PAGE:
The plaintiff filed a claim against the nurse who administered the enemas, the director of nursing, the owner of the facility, the operator of the assisted facility, as well as against the company that had contracted to provide management services for the Celebration Way facility (the management company was Americare Systems, Inc.). Ultimately, the jury awarded the plaintiffs compensatory damages totaling $300,000.00. The jury also found punitive damages were appropriate and awarded punitive damages totaling $10,000.00 and $5,000.00 against two of the nurses who were named defendants. They also awarded punitive damages against the management company totaling $5,000,000.00. The case was appealed and the Tennessee Court of Appeals reversed the jury verdict and found there was no material evidence that the staffing deficiencies proximately caused Ms. Farrar's death. Wilson at 1.
The Tennessee Supreme Court reversed the Tennessee Court of Appeals decision and found the plaintiffs presented material evidence supporting the conclusion that the lack of adequate staffing led to a deviation from the applicable standard of care. Wilson at 8. The trial court (Judge F. Lee Russell) ruled from the bench that as a matter of law there were 21 acts or omissions that constituted a breach of the standard of care. Wilson at 8. The next question therefore was whether the lack of adequate staffing caused the deviation in the standard of care. This would allow the claim against the assisted living facility to be successful. The court found "it is a matter of reason and common sense within the jury's fact-finding province to infer that, in an employment setting, if there is too much work required of too few employees, either the work will not get done or the quality of the work will be diminished." Wilson at 8. The court went on to cite several out-of-state opinions that held juries could decide that understaffing problems can provide a basis for a successful claim against an assisted living facility. Wilson at 8.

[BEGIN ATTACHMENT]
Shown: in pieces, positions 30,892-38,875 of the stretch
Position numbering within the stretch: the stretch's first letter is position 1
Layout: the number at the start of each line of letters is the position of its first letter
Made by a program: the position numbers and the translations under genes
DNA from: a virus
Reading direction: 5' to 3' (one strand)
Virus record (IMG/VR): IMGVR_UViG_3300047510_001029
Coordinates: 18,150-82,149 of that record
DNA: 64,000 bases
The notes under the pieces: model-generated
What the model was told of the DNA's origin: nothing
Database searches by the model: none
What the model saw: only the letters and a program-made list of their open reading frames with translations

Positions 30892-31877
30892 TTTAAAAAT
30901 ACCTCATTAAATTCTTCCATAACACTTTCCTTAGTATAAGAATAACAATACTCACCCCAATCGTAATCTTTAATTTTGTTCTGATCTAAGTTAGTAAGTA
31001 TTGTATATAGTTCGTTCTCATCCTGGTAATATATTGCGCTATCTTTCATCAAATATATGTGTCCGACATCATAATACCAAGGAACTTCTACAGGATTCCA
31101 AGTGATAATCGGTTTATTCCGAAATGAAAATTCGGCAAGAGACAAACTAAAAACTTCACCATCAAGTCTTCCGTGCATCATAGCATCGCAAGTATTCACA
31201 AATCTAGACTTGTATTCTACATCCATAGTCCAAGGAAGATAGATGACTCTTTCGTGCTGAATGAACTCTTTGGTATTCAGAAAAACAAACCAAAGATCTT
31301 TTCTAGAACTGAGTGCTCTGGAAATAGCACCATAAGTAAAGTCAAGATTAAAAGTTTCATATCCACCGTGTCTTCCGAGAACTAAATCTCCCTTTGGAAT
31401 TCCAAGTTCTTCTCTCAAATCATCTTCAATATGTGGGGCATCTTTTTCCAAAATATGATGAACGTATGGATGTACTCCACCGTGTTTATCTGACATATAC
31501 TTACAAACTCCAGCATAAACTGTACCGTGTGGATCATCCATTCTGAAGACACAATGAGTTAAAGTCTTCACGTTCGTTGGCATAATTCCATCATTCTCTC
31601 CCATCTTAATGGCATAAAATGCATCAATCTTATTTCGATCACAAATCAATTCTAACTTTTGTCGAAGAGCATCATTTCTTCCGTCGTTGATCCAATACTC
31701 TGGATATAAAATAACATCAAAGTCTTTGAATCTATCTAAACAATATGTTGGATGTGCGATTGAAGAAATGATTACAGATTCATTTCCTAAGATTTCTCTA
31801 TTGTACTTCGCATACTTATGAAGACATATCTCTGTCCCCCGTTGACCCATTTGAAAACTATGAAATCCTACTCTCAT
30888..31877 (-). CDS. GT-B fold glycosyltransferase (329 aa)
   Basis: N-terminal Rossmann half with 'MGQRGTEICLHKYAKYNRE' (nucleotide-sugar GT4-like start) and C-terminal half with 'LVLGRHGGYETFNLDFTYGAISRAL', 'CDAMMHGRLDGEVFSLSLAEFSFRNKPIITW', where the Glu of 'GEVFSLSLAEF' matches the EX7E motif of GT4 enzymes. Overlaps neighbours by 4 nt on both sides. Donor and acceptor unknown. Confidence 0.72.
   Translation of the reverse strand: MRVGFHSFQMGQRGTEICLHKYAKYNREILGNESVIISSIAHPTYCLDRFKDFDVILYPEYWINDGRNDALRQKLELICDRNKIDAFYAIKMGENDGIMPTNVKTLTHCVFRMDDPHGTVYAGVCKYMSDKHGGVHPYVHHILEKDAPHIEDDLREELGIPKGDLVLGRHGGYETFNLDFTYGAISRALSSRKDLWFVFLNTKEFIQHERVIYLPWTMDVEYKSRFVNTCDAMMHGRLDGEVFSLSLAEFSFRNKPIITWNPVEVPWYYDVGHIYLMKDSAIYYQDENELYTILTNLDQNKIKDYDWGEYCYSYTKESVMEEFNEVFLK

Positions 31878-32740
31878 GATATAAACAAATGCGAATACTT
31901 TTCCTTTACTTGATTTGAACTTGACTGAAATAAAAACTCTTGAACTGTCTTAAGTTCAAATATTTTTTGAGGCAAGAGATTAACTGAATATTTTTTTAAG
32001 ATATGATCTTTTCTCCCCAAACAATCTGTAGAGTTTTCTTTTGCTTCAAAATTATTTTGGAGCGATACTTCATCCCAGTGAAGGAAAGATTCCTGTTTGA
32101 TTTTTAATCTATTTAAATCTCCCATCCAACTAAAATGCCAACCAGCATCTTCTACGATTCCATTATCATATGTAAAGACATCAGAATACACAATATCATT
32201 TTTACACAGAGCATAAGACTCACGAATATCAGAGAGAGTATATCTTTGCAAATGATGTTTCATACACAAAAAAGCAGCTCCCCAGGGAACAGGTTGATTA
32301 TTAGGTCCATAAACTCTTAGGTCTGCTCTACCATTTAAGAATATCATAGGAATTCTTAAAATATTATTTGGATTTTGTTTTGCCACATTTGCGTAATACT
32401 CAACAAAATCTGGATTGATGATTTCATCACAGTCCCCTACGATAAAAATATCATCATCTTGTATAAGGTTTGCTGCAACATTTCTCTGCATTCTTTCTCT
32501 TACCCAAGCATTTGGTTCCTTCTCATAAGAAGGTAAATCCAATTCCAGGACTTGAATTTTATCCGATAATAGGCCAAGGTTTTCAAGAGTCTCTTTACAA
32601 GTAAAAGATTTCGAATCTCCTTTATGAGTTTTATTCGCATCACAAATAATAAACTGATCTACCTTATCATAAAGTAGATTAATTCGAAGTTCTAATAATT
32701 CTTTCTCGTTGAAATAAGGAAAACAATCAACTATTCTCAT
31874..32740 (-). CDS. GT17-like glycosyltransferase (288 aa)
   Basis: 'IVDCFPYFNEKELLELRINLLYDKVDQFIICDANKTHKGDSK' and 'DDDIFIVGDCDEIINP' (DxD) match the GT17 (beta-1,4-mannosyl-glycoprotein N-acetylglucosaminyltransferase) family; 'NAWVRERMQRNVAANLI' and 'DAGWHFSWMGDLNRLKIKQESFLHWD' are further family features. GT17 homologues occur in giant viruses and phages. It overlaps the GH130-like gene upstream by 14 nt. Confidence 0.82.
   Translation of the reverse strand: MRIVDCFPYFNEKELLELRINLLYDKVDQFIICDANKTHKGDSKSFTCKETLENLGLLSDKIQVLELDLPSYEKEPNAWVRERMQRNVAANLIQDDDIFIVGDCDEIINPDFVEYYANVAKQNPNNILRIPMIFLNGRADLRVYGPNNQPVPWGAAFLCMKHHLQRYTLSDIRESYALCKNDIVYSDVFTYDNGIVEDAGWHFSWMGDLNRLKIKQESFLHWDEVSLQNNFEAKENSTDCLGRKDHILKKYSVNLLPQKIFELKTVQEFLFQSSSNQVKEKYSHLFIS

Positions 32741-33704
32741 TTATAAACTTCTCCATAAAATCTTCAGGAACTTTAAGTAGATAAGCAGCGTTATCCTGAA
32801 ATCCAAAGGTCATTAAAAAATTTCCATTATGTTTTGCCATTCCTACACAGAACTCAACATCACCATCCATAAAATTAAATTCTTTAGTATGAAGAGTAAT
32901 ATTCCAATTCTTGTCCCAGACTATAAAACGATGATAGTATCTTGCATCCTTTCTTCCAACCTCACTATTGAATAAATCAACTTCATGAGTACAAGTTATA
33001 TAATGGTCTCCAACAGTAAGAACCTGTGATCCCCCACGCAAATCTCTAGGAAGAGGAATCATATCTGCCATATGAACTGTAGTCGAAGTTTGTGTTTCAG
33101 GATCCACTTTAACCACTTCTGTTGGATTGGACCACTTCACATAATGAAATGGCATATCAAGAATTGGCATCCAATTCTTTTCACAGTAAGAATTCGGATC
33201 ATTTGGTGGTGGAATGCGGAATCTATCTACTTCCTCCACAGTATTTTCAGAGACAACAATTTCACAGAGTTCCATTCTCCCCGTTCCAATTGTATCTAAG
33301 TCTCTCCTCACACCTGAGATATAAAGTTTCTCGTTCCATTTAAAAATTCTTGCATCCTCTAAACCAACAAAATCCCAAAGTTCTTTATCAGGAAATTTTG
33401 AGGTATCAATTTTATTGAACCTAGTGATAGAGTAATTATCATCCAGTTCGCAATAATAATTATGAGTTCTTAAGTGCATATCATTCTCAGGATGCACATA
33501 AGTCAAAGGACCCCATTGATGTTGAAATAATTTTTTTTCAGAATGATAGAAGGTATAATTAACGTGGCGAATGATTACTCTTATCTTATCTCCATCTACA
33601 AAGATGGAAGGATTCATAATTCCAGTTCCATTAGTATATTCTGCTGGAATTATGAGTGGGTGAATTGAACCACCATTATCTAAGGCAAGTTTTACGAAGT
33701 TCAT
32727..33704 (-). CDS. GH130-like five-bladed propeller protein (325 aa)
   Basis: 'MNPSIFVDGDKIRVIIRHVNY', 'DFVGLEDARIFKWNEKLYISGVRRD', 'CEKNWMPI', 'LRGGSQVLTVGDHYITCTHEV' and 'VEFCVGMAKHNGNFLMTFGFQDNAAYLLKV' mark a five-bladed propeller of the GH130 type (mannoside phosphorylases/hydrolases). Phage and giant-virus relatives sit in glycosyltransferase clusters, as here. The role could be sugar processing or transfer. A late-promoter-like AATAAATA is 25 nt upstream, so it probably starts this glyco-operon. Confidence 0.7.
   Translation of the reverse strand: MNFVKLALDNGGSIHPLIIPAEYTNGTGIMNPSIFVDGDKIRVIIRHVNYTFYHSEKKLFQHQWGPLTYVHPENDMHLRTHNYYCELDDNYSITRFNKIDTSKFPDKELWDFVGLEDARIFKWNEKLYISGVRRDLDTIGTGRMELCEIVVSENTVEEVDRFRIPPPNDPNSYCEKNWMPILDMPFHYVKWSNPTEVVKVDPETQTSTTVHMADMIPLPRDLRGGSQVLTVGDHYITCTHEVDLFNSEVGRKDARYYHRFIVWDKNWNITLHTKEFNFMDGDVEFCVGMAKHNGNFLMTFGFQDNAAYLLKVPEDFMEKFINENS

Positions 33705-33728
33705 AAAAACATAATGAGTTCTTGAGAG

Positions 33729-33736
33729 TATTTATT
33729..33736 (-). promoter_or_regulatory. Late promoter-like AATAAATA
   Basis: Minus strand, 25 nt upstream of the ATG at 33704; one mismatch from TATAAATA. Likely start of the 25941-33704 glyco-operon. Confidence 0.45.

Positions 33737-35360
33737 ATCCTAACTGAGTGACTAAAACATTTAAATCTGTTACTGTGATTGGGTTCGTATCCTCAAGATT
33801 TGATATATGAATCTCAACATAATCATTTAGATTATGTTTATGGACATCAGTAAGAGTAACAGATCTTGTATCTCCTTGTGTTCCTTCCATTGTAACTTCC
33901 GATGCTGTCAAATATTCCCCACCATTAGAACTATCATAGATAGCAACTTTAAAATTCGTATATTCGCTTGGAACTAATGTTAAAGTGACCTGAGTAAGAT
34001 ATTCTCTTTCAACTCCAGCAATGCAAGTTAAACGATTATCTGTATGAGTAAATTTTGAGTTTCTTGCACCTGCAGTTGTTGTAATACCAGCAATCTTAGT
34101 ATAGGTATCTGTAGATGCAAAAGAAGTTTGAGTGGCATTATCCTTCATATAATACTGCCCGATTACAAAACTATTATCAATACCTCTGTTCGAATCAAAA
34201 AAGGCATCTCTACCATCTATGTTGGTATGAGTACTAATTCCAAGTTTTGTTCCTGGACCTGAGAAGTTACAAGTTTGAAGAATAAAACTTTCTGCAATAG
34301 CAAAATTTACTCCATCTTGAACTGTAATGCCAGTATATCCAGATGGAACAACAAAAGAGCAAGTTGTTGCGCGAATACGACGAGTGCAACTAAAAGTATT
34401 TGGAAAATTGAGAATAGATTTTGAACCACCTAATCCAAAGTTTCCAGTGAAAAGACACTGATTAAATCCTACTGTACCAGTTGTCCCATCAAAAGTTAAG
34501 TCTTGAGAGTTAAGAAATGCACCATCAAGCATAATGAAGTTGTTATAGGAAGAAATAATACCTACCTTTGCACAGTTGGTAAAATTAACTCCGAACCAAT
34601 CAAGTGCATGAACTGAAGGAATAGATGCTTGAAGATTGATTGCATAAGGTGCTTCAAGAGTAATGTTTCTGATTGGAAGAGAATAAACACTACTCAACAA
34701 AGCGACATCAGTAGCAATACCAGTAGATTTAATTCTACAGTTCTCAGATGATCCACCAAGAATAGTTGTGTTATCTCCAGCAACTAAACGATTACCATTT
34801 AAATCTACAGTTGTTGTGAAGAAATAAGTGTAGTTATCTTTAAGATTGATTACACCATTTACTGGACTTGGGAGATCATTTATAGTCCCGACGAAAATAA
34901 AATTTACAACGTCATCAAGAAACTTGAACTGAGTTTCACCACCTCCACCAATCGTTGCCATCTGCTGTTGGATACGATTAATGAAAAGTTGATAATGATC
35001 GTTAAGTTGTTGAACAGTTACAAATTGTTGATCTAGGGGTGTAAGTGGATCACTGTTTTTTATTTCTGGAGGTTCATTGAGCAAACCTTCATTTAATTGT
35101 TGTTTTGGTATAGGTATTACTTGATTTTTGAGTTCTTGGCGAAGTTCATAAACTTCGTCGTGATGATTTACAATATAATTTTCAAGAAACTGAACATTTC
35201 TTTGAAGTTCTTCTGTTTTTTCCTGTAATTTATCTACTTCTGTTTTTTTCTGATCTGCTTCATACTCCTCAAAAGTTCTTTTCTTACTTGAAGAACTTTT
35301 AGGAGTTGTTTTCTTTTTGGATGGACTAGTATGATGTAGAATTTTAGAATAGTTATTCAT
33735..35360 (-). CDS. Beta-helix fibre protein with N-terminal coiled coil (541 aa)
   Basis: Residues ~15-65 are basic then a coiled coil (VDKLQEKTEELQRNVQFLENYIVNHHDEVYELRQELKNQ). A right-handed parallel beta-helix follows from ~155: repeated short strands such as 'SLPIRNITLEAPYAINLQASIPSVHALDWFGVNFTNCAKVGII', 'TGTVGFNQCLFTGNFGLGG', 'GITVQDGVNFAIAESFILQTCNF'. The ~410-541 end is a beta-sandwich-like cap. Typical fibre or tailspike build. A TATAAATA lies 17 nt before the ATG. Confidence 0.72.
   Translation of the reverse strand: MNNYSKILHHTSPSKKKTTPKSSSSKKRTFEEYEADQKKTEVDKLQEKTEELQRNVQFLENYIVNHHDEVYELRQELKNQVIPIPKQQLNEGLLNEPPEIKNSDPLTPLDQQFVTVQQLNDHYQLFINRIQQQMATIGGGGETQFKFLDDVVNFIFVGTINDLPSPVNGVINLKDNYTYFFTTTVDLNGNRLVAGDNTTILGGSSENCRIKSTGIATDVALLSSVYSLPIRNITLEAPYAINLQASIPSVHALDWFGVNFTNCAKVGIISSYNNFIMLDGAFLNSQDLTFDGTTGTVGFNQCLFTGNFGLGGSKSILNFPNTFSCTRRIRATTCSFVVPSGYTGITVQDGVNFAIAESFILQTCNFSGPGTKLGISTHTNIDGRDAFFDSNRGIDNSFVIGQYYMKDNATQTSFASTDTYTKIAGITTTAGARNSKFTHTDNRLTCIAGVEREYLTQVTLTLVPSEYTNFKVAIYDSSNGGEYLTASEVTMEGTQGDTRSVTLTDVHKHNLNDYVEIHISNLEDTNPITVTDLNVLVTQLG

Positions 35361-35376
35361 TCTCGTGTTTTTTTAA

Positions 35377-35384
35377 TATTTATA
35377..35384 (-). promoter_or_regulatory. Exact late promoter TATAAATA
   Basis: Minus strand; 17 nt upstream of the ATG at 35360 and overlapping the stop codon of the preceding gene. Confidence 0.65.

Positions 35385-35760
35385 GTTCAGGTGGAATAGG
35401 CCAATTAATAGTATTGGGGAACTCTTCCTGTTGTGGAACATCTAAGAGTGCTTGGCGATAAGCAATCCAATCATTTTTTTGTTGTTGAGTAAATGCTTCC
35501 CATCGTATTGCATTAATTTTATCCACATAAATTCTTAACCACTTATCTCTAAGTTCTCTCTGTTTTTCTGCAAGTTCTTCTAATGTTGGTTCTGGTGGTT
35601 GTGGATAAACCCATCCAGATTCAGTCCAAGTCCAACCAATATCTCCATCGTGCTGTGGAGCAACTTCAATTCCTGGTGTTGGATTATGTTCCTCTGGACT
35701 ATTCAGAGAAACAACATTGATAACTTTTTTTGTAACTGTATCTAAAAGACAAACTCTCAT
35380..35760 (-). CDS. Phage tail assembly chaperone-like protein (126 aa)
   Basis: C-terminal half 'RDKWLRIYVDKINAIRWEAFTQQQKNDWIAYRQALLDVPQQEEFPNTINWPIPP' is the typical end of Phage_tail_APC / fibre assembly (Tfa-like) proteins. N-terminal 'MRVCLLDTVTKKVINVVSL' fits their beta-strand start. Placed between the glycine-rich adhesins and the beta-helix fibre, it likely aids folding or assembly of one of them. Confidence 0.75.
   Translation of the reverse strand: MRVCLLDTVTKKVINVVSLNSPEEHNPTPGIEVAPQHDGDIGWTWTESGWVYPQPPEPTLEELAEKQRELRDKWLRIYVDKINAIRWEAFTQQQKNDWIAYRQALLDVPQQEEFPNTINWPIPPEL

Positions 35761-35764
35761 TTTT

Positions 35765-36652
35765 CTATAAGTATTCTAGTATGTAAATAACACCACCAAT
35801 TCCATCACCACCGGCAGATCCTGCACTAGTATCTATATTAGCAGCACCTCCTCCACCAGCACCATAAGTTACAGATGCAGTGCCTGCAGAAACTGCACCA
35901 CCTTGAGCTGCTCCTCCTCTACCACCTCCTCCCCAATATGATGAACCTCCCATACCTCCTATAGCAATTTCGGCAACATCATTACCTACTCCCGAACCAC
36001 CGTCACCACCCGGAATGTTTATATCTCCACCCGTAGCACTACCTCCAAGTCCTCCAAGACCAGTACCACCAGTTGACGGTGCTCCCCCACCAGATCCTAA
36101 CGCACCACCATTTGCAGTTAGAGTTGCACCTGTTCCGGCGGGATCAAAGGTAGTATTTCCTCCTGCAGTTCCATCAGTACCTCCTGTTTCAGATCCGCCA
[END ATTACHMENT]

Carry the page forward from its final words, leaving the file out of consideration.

At the end of the day the Tennessee Supreme Court found the staffing inadequacies at the facility could be relied upon by the jury to make a determination that the wrongful death of Ms. Farrar was caused by the management company. Ultimately, the overwhelming evidence of understaffing at this facility combined with the trial court's finding on the violation of the standard of care supported the jury verdict. This case shows how important it is to properly staff assisted living facilities. If there are complaints about staffing, the facility or management company should investigate and address the complaints in a satisfactory manner as soon as possible.